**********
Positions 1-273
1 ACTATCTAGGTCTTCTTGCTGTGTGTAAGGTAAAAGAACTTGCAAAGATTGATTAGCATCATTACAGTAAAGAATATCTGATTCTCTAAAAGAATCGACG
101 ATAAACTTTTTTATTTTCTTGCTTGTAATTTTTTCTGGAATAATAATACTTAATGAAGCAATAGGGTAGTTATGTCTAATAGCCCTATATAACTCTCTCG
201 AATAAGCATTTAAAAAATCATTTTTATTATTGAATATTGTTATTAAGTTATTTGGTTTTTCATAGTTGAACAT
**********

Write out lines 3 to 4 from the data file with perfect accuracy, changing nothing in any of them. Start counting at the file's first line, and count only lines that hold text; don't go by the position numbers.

101 ATAAACTTTTTTATTTTCTTGCTTGTAATTTTTTCTGGAATAATAATACTTAATGAAGCAATAGGGTAGTTATGTCTAATAGCCCTATATAACTCTCTCG
201 AATAAGCATTTAAAAAATCATTTTTATTATTGAATATTGTTATTAAGTTATTTGGTTTTTCATAGTTGAACAT